Or, it might mean supporting us in other ways. Check in on your sick and disabled friends, especially if you know their access to health care is in jeopardy or, worse, already lost. Ask and find out what they need from you. Is it help to cook, clean, or manage activities of daily living? Is it rides to events (including marches, rallies, and protests, or even just out to the polls), or a person to provide physical support once they get there? If you have financial means, consider contributing to disabled people’s fundraisers. Even now, there is never a shortage of disabled people needing help with alternative treatments, equipment, therapies, and other expenses that may not be covered by insurance or public health coverage. The amount of need will only go up if subsidized plans and guaranteed coverage for preexisting conditions go away. Even when medical needs are covered, disabled and chronically ill folks often need help with bills and daily expenses, especially if we’re not able to work. If there’s someone in your life who could be spending their energy working to create a better world for disabled people if they weren’t constantly occupied with the struggle to stay housed, fed, and medicated, see if there’s a way you can help.
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There’s also going to be a need for people willing to go up against the loudest voices in this new and scary society and defend us. The political and social climate already building under 45 is fueled by what seems like a new license to be openly prejudiced and discriminatory, and ableism is not exempt from the variety of -isms that emboldened bigots now feel comfortable putting on display. There will be more people insisting that, at whatever level of disability, we are just lazy if we don’t meet preset productivity standards. There will be self-anointed geniuses proposing that we just be allowed to die out if we can’t “contribute” to society in the way that they consider meaningful. There will be attacks on resources and supports under the pretense that there aren’t enough to go around, and people have to work to “deserve” them. We won’t be able to defend ourselves unless that’s the only thing we do: fending off the constant barrage of attacks on our humanity won’t leave room for protests against the loss of our rights and protections, devoting time to medical care and necessary rest, or even, ironically, trying to work and participate in the economy for those of us who are able to. We’ll need people who will fight back when we are too emotionally and physically exhausted to do so; who will share our stories and speak our names and make sure that the “leeches” they want to paint us as have human faces.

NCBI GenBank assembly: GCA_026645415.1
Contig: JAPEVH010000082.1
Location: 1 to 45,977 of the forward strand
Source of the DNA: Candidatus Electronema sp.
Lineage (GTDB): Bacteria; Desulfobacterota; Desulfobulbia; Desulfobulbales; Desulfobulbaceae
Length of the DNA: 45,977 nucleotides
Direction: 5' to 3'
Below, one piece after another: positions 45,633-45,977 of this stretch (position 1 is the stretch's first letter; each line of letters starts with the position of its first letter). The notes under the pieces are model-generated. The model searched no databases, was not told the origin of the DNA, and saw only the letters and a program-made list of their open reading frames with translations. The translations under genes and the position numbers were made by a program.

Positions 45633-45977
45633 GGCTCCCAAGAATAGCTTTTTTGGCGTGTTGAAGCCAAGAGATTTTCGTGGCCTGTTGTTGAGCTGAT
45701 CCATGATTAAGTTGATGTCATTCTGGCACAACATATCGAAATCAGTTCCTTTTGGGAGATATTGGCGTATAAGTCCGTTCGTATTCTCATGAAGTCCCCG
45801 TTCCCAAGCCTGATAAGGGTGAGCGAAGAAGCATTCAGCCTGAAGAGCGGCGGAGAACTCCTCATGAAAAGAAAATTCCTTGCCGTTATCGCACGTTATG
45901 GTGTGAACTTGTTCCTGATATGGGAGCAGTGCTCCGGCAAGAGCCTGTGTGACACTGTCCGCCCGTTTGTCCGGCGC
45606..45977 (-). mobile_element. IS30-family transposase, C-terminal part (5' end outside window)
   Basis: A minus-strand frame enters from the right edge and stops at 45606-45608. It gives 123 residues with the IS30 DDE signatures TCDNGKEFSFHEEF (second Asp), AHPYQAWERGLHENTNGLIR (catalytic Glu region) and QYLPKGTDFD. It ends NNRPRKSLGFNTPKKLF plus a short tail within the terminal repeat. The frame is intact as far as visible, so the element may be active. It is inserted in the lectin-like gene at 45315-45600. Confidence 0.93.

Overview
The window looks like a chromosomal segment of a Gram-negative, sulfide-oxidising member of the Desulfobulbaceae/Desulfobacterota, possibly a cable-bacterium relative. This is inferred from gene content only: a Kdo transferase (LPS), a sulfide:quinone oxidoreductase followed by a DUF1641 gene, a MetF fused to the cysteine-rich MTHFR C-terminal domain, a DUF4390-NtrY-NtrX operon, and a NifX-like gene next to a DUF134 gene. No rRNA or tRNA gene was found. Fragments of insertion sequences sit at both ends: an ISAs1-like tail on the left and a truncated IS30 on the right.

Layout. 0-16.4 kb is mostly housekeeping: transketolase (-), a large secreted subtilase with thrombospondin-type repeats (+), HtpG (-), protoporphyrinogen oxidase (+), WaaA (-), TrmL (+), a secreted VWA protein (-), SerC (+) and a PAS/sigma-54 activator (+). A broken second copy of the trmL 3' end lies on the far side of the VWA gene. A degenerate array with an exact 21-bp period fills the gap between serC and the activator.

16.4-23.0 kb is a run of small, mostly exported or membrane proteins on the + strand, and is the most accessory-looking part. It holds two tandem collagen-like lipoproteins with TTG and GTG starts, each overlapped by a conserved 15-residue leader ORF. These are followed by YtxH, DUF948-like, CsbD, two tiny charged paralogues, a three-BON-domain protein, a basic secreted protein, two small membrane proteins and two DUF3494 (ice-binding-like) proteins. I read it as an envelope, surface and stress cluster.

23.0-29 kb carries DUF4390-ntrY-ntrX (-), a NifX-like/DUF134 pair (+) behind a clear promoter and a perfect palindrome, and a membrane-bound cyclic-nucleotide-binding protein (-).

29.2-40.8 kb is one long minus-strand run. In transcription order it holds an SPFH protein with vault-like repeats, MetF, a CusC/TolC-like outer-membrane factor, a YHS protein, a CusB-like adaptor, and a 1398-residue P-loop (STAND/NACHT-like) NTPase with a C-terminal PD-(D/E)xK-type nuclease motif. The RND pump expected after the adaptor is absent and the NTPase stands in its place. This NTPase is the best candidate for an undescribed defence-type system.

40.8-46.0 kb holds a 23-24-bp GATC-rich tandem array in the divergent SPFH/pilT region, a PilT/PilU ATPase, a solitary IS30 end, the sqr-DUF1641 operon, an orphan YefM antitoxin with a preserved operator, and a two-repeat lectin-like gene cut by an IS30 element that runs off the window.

The disability activism movement as we know it won’t go anywhere. Until we finally hunt ableism out of every corner of our greater lived existence as a society and create a world where everyone has equal access to everything it has to offer, not as an afterthought but as an intentional function of design, there will always be a need for people to help us fight for our rights and autonomy. But in order for us to be able to keep up with those fights, we are going to need people willing to take a stand and refuse to let the system let us die before we have a chance to be heard.
[Featured Image: A person with short dark hair, moustache, and beard is standing in front of a blurred garden. They are wearing a grey jacket. Source: pexels.com]